Implementing PID feedback control

I'm a Junior computer engineer working on a project involving a 3d printer. It is a mobile printer with the print head attached to wheels which move along the x,y axis of the surface it is printing on. The wheel movements may be off by less than a millimeter as the printer is moving. This causes a serious problem after printing a few layers as each layer does not land on top of the other.

I am in the process of implementing a sensor to detect the location of the print head with respect to some arbitrary reference point. My task is to implement a feedback control loop to correct the printer's movements and have the object printed properly.

I have an idea of how I want to solve this; using the sensor to detect the current location, then read the code to check what is the desired location, I then implement code to move the difference.

My question is where does the concept of PID control even fit in? The following equations were taken from wikipedia for time/frequency domains.

I am confused about the values of t and s in the above equations. I have numeric values for input, output, error and the K constants. None of the values are functions so I don't understand what happens with the derivative and integration involved. Sorry if this seems like a dumb question but I am a complete novice to control theory and have been learning from online articles.

You do in fact have a function. You have a value that changes, $e(t)$ is the error in your system (error in function of time). It will take you a while to learn to read math notation, don't worry took me ages to learn. But basically the formulation reads as follows, term by term:

• Proportional term: $K_P * (v_m - v_d)$, where $v_m$ is the measured value and $v_d$ is what you desire the value to be. $K_P$ is just a multiplier on how aggressively you want to maneuver the system.

Essentially the proportional term works by adjusting the system towards to desired value. But may never reach it due to needing to overcome forces and reaches equilibrium before hitting target.

• The integral term: Is just the sum of errors over time. So what you do is you calculate $v_m-v_d$ and add it to a stored value from the previous time you calculated this same thing multiplying that by $K_I$. Again the $K_I$ is just a multiplier how much you want this effect to affect the maneuvering.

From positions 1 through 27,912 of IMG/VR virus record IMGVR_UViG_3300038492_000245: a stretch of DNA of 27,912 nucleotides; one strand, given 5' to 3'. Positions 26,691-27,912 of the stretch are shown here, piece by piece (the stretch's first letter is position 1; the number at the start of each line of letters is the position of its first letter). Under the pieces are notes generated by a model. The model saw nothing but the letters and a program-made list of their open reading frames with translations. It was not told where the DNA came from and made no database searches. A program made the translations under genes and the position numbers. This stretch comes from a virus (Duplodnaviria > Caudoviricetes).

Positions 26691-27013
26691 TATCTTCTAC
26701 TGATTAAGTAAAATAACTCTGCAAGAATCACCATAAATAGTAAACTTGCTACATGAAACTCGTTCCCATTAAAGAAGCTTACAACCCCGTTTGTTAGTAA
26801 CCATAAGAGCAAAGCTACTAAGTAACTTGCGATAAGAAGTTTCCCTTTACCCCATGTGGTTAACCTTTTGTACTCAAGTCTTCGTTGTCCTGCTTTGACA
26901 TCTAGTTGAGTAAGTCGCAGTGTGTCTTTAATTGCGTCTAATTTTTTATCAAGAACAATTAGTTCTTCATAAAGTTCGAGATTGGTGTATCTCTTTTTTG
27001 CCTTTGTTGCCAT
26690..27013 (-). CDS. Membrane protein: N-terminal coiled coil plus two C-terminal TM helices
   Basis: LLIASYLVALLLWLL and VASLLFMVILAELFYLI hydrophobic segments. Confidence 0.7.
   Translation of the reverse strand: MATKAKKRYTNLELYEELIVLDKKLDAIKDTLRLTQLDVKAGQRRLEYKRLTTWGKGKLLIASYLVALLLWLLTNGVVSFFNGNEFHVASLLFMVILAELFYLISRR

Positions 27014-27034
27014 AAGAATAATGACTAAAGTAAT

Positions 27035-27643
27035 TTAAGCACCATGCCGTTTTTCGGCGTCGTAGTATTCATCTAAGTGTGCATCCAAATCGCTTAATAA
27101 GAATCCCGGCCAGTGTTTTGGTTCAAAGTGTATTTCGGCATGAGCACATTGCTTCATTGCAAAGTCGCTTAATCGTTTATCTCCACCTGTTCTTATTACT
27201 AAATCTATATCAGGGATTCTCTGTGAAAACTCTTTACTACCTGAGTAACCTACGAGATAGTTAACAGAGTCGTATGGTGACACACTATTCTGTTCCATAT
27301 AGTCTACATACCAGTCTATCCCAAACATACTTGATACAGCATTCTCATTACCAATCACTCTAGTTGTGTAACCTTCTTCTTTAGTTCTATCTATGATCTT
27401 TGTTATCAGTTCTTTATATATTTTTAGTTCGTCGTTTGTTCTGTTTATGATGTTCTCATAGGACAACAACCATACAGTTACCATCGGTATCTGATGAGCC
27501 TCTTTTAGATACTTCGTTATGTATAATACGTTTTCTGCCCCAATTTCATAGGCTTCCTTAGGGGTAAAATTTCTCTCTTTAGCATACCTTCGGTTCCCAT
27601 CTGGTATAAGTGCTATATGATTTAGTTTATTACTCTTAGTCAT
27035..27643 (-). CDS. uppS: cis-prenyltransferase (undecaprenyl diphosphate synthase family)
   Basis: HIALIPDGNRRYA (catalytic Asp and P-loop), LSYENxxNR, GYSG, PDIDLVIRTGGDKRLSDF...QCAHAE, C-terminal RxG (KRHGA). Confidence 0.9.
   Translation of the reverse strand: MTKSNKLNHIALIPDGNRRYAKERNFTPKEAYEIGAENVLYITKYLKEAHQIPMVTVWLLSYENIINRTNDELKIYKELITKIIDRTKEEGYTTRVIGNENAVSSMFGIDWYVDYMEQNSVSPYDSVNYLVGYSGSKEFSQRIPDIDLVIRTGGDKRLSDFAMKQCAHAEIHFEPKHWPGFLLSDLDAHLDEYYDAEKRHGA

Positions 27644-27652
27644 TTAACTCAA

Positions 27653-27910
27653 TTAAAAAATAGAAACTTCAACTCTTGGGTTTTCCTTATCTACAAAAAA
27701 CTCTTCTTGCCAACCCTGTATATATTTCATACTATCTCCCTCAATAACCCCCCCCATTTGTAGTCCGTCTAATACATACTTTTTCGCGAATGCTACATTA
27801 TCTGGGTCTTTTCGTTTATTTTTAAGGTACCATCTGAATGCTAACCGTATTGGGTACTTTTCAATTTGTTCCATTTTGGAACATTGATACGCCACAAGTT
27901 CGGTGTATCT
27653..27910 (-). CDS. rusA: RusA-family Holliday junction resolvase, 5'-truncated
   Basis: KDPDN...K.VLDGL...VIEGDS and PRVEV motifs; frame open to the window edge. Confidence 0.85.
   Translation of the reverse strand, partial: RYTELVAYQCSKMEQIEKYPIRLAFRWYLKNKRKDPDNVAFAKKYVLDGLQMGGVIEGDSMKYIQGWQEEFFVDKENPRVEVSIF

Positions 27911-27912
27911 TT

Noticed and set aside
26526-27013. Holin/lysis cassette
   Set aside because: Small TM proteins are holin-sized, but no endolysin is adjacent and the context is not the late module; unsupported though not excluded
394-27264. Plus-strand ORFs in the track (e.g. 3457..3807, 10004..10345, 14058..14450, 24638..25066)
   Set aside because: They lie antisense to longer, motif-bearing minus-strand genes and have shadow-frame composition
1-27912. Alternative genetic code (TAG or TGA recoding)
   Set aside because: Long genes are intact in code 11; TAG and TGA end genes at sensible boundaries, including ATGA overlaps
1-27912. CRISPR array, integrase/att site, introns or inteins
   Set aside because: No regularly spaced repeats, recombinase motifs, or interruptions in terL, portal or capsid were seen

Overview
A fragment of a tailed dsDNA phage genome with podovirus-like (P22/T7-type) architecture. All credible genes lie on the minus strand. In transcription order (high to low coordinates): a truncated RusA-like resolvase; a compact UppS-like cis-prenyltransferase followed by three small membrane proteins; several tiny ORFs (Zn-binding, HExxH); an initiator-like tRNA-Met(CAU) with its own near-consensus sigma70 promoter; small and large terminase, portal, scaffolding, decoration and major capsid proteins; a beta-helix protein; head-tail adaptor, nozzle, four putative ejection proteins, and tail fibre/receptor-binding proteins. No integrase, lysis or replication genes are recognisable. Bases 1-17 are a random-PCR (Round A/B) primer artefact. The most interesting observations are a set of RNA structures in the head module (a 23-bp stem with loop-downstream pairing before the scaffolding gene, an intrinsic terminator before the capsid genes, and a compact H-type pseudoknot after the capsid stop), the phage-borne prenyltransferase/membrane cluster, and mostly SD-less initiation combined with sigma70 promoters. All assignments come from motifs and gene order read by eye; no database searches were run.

The purpose of the integral term is to gradually overcome the persistent error and account for any changes in the system (hydraulic fluid leak etc).

• The derivative term is the error from last time minus the error now. Its not needed in most systems, but it has a slowing effect on the other values. It is also somewhat noisy so you may want to calculate it with a more sophisticated method than just from two previous samples.

Its best not to look too much on the mathematical formulation. Best look up some code that does it, its much easier.

• Like this article on PID and code and avoiding small problems.
• Ok so from your explanation I kinda get how error can be a function with respect to time as with each movement of the robot, a new error value is obtained. But how to I go about obtaining this function? Since the difference between desired location and actual location will not always be the same?
– Jay
Oct 10 '16 at 4:47
• @Jay and that is why its a function. You calculate it every time again and again. Oct 10 '16 at 4:50
• @Jay to clarify, its a unknown function you just get the output from your system. Its a mathematical handwaving saying that something variable happens here the values you get out of it are what the error spits out from your measurement. The measurement is the function, you do not get a mathematical function at all. Oct 10 '16 at 4:55
• if the function is unknown then what is the derivative of e(t) supposed to be?
– Jay
Oct 10 '16 at 4:57
• @Jay If you have a model of the system, then you can predict its dynamics in advance. Because implementing a PID controller without any knowledge of the system you are trying to control might lead to an unstable feedback loop. Oct 10 '16 at 6:07

e(t) and u(t) are functions.

e(t) shows the difference between required location and current location. u(t) is the voltage input to the motor.

That means let suppose your printer head is at 4cm w.r.t reference point at t=1s but it must be at 5cm w.r.t reference point so the difference will be 1cm at t=1s. So the voltage input the motor will be u(1)=Kp(1)+Ki(1+e(t-1))+Kd(1-e(t-1))/1. So when t=1.1s e(1.1) will decrease due to previous effort on the motor by u(1). And soon error will reduce to zero. Hence u(t) and e(t) are varying with time they are functions.